Insider Threats: The sleeper cells of Cybersecurity

by January 18, 2019 0 comments

Authored By: Sameer Shelke, COO, Aujas

It is no secret that Data breaches and cyber attacks have damaging effects. What is most concerning however is the growing sophistication of these cyber crimes. According to CII report known as India Cyber Risk and Resilience Review 2018, Insider threats are defined as any threat to an organization that originates from people who are associated with it and possess access to sensitive information which can lead to fraud, cyber sabotage and theft.

Attacks like worms, scams, keyloggers, phishing and adware target the human element in an organisation, that is, they seek out employees as prey. Therefore, today’s most damaging security threats do not originate from malicious outsiders or malware, but from trusted insiders.

Fluid workforces, with countless contractors diffused across the globe, are ushering in a new era of insider threat-related security risks. This trend points to a growing new vulnerability. Employees may be described as the foundation of any organisation, where one crack can send the whole enterprise tumbling down. Hence, It is entirely possible for a single individual to negate the effect of a Cybersecurity team.

The 2017 Forrester Report on mitigating Insider Threats states that 54% of respondents experienced an insider incident in the last year and One- fifth of the executives surveyed in the Ernest and Young report stated that employees are the weakest link for an organisation. These statistics may not be cause for alarm, but certainly is cause for concern.

In most cases, the reason behind an insider breach is unintentional negligence,   the result of a lack of basic Cybersecurity knowledge. The naivety of the employee while handling critical information and credentials weakens the entire Cybersecurity landscape of the organisation. Insider threats fall into a blind spot for organisations, which lack the policies and strategies in place to deal with such threats. More often than not, a simple training session on risk management tactics could plug this sinkhole.

A sincere employee may send his work to his personal email, so that he may continue working from home, unaware that this is a security breach and may even be considered cyber espionage. It may also be challenging for companies to monitor such activities without hindering employees from doing their jobs and being more productive, especially when working from home and across devices is now common practice.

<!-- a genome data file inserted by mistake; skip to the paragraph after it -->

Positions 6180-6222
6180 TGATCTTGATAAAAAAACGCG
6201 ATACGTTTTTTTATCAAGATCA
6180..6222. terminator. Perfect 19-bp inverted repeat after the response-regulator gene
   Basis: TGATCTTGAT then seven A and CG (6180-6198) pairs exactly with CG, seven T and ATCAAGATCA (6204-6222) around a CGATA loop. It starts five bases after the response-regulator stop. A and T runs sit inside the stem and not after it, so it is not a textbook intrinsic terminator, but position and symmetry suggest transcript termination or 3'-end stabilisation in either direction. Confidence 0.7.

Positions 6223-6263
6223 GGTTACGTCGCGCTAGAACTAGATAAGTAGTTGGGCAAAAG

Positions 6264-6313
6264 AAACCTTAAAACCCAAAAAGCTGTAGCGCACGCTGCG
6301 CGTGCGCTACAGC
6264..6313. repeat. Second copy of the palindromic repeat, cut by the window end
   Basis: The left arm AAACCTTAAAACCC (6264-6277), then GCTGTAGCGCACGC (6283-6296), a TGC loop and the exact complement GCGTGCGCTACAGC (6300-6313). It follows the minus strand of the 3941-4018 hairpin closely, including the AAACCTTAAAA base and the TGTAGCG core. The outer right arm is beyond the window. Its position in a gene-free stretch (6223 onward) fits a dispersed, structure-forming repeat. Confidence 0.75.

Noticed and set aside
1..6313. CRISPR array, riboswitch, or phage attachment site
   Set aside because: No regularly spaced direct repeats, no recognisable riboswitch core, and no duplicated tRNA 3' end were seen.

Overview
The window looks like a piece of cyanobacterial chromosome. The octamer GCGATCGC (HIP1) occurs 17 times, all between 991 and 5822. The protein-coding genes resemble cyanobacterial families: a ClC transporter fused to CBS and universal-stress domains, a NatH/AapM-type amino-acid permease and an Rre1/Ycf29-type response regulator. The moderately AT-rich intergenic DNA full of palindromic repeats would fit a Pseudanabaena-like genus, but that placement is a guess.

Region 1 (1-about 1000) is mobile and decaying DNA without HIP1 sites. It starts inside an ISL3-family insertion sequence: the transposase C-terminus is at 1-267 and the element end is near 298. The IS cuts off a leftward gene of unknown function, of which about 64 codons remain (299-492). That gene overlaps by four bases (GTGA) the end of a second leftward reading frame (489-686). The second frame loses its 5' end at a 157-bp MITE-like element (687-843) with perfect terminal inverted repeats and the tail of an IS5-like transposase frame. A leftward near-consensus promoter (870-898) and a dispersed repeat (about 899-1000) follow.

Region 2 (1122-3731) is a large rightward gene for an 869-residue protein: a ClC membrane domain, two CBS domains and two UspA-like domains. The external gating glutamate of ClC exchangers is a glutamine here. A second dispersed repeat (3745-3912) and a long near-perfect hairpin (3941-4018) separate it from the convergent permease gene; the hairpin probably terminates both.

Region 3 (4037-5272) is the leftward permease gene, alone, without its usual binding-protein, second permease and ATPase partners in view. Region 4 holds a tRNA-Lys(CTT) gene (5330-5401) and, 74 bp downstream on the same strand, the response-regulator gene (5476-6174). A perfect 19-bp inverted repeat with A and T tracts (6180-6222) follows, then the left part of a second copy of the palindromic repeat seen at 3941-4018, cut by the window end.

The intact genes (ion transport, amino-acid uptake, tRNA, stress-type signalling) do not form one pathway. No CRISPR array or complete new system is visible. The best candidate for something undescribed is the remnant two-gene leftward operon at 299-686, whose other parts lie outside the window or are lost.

Along with technology such as time cards, and physical access systems, the following are three methods to combat insider threats:

  • Phishing tests to test user behaviour and training to improve user awareness

Phishing attacks target all organisations no matter their size or preparedness because they do not rely on technological vulnerabilities, but lapses in the security awareness of targeted employees. Social psychology techniques are used to send emails that appear credible, but far from it. Using email as a medium, soft targeting is a growing trend for this type of attack that tailors the email content to employees with specific roles within the organisation.

Whaling attacks target high profile employees such as CEO’s as they typically have complete access to all types of sensitive information, and may even be coerced to send wire transfers of large sums. Attackers garner information from social media accounts to make these types of attacks more plausible. The top phishing tools available on the market create simulated phishing attacks for employees and then track how they respond, essentially sharing insight on the human firewall of the organisation.

Phishing training frameworks typically present employees with the latest technologies and templates they may be targeted with. These solutions are flexible across all employee levels and can be tailored to the organisation’s sector, and use the cognitive methodology to encourage a positive behaviour change. Additionally, data can be easily availed for incremental training.

  • Identity and Access Management framework

IT teams can regulate user, administrator, and application access to critical data and systems with the use of Identity and Access Management. A systematically implemented IAM framework can help organizations handle emerging IT trends such as cloud, mobility, microservices, APIs. IAM systems also support organizations with role-based access, compliance reporting, segregation of duties and generate audit trails.

  • Implementation of threat detection systems

Threat detection software typically consists of software that is deployed from each endpoint device. This is then routed through a centralised managed platform for monitoring, administration and reporting. Such service bundles can be cloud-based or on-premise and comprise of host-based intrusion prevention, antivirus and policy management solutions.

While organisations still focus on protecting against external malware attacks, there is a clear shift of resources to mitigate insider risks, now that organisations understand the consequences. However, a point to note is that companies must be mindful of targeted policies to be put in place, as too much monitoring would infringe on the privacy of their employees and lower morale. There is a fine line between creating a big brother effect and monitoring sensitive data. As attacks grow more sophisticated, so should the methods that combat them.

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